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Thursday, 22 May 2014

Novella Three Christine Part Two

Blackbirds still sang in the dusk, and this evening's dusk covered the sky in glorious shades of purple, orange with duck-egg blue peeking out between the clouds. Soon, it would rain again, as some of the clouds in the west were "mackerel sky-not long wet, not long dry." Christine carefully walked up the wooden steps into the mud-room, sat on a small stool and took off her walking shoes. Uncle Jay had always been particular about his men and all guests not walking into the kitchen with "outside shoes". Everyone who visited had a special pair of inside shoes on a shoe-rack in the mud-room. Christine's were red slippers brought back from Japan years ago by James, when his stay there in the air-force ended. That was in 2019, the year after the Chino-Russian War, which had ended in a truce. An over-enthusiastic Chinese general had decided to invade Russia in Kyrgyzstan, opening up over a century of border disputes and diverting Russia's attention from taking over Lithuania and Poland again in the west. The war continued for two years, with one huge nuclear accident, causing the death of thousands of Chinese soldiers, virtually ending the war. American forces gathered in eastern Europe for the possible take-over by Russian of the old Soviet territories, moved as far east as possible during the conflict, but wisely stayed out of the war.

Deaths from both sides were estimated at 200,000, owing to the nuclear mishap, and China slunk back east, licking wounds and facing terrible financial depression, which ended all Chinese wealth across the world. James had been sent to Japan, just in case, as it were. But, Japan managed to stay out of any conflicts.

Christine walked into the large kitchen just as Marcus, Sam and Tom were leaving the table. These were Uncle Jay's "men", who had worked for him since Christine was a little girl. "Hi, kiddo," greeted Sam. "Blackbirds are leaving already. We are in for a cold winter. Saw flocks of geese flying south today, a full two months early." Sam bent over the table for one more sticky bun and left the room, not waiting for the young woman's reply. The three men had work to do. Christine knew the routine.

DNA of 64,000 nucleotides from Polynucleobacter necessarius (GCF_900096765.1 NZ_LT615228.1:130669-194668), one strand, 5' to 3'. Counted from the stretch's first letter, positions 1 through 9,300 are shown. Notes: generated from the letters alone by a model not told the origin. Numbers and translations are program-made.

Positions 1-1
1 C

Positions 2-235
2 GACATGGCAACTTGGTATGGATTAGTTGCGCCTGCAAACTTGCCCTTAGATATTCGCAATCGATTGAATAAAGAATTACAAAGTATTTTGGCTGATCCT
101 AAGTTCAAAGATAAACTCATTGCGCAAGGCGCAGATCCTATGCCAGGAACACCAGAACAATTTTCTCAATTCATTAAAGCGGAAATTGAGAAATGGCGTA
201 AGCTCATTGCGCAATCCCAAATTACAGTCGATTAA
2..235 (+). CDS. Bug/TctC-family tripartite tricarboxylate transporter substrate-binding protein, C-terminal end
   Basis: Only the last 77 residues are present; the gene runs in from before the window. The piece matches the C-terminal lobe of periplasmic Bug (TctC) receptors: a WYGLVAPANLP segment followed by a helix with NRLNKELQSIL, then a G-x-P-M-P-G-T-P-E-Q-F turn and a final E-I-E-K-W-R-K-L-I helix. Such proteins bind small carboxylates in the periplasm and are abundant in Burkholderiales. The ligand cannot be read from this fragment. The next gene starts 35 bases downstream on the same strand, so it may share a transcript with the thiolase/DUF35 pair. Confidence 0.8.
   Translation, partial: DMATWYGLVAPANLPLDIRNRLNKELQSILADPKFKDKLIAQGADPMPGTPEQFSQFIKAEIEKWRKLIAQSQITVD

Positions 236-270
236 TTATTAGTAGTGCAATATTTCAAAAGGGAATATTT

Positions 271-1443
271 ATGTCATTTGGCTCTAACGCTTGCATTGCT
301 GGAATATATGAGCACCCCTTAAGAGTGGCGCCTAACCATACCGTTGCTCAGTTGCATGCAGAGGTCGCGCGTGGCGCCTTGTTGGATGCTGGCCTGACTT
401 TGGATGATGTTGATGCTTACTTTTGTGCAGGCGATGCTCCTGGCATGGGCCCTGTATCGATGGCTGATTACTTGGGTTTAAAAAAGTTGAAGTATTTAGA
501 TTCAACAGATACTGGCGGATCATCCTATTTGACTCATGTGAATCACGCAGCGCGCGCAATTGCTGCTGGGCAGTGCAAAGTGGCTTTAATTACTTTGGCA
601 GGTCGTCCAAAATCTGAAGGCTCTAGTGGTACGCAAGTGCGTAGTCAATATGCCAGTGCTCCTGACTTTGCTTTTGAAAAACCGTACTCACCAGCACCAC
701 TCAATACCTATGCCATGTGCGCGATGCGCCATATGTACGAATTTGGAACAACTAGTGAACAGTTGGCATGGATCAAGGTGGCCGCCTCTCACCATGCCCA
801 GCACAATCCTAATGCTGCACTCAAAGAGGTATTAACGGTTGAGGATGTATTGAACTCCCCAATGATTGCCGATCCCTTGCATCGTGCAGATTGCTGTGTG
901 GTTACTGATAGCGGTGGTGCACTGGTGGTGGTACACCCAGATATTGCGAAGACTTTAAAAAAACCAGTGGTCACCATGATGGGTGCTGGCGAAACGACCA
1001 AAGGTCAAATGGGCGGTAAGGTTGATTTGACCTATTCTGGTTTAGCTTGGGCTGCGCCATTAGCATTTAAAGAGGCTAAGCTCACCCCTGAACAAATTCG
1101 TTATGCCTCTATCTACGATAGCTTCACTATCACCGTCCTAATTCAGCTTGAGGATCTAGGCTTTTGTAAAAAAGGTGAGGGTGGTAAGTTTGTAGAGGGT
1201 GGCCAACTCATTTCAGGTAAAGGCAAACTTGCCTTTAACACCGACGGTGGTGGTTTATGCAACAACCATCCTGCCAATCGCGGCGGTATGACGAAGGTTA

Uncle Jay did all the cooking since he lost his cook five years ago. Marianne had been a great cook, but even at the age of fifty-five, she "got up and got married" to a man from Omaha. Jay decided he could do just as well, and did. His fried chicken was famous, and he even won some blue ribbons for pies at the county fair. Jay loved to cook and his men loved to eat, so everyone was happy.

Tonight, as it was Saturday, and Jay always began Sunday brunch the night before, the meal was made up of left-overs from Thursday. Ham, potatoes, kale and lettuce salad, green beans and sticky buns for dessert served with love and care suited Christine just fine. She noticed that the wind had picked up and that maybe a storm was moving into the area.

Jay read her mind, "Storm warnings in this county until eleven." He added. "I am glad the men got the wheat in today."

Christine understood. Last year, a rare wind shear activity, a microburst, has ruined most of Jay's wheat. He had insurance, of course, but such things are a tragedy for hard-working men who rejoice in the harvest. Jay lost twenty-plus trees in the microburst, which is why the copse became almost mythical to both Christine and the uncle.

But, the early wheat harvest had begun, as Jay would begin planting winter wheat two weeks into September, or earlier this year, if the cold was settling in early. Jay's Protestant ancestors had brought winter wheat from Germany. When his father converted to Catholicism, those neighbors came over and wished him well, but never talked to him again. Those days were gone, as most of the farms around Jay were owned by corporations. Jay only knew the agents, and not the owners. In fact, one farm, about sixteen miles away, had been owned by a Chinese businessman who went broke in the war. Now, it belonged to another, American corporation. Jay knew his farm was a rarity.

Jay's heritage farm was the pride and joy of many families in the county, who could still remember the old family farms and were grateful for the one left. Christine was proud as well, and grateful, as well, that James was going to take over soon. Continuity was important to this family, in farming and in religion.

Uncle Jay drove twelve miles every Sunday to the only Tridentine Mass in the county. Most of the parishes were run by a rather liberal order, and Jay needed his "fix", as he said, of good, old time religion. James, too, was a Latin Mass person. The Latin Mass was not advertised, although most local people knew about it. It was a "secret". Christine could not get to one in the city where she had lived until her accident, but she wanted to learn about the most beautiful thing in the world, the Tridentine Mass. But, that is part of this story...